Reginald Van Feisty, owner of the world-famous chocolate factory, Dutch Delight Chocolates, is excited about his brand-new recipe for chocolate. But, before he can manufacture even the first chocolate bar, the recipe is stolen! Have your students discover who stole Van Feisty's famous chocolate recipe and they'll not only be great detectives, they'll be masters of logical thinking. There are nine suspects, but which one is guilty? This mystery becomes a vehiclefor teaching logical thinking. In solving the mystery, students will: differentiate between valid conclusions and invalid assumptions, use syllogisms to reach valid assumptions, recognize false premises, solve deductive matrix puzzles, and decode a secret message.... I wish I had had this sort of writing workshop guide when I was working with my middle school English students. ... Because the goal of this book is to help students learn to write short, fictional mystery stories, the ideal use of this book is foranbsp;...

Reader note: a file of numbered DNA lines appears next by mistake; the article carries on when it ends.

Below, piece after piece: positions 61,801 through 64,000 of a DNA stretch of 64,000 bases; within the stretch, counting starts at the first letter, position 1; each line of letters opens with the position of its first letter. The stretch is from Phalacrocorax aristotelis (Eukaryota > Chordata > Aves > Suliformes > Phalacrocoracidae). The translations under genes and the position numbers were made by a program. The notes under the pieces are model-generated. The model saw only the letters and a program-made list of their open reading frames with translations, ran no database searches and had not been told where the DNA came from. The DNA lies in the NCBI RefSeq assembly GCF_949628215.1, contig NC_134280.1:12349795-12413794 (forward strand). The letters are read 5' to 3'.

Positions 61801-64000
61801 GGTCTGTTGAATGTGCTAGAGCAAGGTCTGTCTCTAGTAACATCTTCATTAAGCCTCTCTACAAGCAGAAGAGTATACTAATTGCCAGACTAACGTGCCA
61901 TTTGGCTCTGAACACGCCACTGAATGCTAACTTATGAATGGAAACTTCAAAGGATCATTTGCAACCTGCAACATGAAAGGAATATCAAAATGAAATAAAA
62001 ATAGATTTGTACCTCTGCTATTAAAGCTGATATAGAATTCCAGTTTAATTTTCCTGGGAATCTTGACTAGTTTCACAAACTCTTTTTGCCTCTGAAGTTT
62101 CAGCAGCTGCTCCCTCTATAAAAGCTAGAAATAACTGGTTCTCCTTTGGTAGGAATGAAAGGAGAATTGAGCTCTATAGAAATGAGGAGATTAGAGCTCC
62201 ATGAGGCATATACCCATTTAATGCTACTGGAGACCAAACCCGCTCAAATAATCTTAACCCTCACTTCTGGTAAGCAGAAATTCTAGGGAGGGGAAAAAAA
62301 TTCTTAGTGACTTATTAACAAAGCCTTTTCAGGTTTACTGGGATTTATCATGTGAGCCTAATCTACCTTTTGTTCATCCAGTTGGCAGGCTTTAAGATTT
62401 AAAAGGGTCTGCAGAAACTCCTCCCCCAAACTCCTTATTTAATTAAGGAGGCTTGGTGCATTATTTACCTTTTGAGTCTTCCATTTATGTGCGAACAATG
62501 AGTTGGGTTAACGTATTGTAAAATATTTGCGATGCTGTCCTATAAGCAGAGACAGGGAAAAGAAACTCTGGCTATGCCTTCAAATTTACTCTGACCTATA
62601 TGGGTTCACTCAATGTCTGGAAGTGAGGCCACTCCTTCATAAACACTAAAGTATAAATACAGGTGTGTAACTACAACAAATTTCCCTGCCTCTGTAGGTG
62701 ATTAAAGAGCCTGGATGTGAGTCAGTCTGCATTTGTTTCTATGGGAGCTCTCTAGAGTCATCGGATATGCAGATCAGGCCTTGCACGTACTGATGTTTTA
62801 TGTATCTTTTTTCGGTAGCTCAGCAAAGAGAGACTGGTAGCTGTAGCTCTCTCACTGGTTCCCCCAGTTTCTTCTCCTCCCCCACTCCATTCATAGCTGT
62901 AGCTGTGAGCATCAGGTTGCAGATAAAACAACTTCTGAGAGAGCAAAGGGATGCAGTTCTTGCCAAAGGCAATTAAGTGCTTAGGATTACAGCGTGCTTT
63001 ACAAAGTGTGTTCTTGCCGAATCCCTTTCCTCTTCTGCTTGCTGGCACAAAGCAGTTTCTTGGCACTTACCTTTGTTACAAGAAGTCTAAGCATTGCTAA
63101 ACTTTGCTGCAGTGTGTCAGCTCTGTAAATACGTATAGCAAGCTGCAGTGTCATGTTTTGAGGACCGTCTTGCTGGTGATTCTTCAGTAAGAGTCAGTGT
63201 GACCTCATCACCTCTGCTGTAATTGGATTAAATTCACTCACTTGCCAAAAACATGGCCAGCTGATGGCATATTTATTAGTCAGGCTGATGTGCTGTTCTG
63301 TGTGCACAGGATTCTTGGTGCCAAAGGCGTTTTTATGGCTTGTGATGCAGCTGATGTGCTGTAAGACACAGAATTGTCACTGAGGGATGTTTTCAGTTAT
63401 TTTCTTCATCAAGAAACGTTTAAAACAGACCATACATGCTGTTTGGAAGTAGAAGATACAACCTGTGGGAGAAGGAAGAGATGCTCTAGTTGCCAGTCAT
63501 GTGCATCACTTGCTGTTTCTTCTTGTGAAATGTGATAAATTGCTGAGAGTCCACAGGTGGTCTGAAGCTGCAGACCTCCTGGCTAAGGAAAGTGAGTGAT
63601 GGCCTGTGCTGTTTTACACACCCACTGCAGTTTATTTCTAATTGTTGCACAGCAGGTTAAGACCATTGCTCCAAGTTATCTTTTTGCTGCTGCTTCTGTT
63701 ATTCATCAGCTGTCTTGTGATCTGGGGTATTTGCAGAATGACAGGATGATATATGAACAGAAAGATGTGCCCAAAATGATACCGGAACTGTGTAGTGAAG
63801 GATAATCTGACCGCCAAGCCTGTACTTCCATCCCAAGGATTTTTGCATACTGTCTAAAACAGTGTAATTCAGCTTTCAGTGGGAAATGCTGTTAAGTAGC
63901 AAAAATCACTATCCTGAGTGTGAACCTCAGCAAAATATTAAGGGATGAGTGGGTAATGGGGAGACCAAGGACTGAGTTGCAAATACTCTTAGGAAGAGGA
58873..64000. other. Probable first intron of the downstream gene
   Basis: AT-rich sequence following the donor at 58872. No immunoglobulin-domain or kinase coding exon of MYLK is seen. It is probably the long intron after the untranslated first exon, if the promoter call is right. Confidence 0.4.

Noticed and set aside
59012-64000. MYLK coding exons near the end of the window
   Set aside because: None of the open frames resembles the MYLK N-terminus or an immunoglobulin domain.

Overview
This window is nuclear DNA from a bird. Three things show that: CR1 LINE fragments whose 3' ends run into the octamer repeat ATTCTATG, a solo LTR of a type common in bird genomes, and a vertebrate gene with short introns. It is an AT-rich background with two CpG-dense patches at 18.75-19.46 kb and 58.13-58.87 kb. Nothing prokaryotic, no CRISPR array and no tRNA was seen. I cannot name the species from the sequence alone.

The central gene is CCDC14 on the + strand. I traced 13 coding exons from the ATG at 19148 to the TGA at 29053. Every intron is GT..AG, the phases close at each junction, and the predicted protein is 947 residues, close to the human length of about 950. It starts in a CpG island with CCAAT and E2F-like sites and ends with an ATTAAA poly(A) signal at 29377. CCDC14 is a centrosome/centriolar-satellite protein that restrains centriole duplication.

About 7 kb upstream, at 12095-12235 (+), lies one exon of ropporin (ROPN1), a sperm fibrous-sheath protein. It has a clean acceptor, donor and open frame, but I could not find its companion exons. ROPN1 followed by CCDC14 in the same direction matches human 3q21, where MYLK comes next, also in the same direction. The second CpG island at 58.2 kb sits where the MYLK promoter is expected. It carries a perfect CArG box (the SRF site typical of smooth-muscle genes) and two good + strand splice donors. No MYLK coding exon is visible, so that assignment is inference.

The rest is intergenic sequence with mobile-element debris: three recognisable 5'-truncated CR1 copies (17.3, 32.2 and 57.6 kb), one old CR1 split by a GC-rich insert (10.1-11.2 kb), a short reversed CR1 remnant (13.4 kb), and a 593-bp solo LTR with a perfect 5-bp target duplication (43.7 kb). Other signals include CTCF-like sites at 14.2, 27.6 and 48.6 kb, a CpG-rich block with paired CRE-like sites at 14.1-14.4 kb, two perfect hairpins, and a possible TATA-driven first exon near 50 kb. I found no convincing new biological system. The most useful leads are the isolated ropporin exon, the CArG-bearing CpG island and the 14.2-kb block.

|Title||:||Writing Mysteries in the Classroom|
|Publisher||:||PRUFROCK PRESS INC. - 2007-06-21|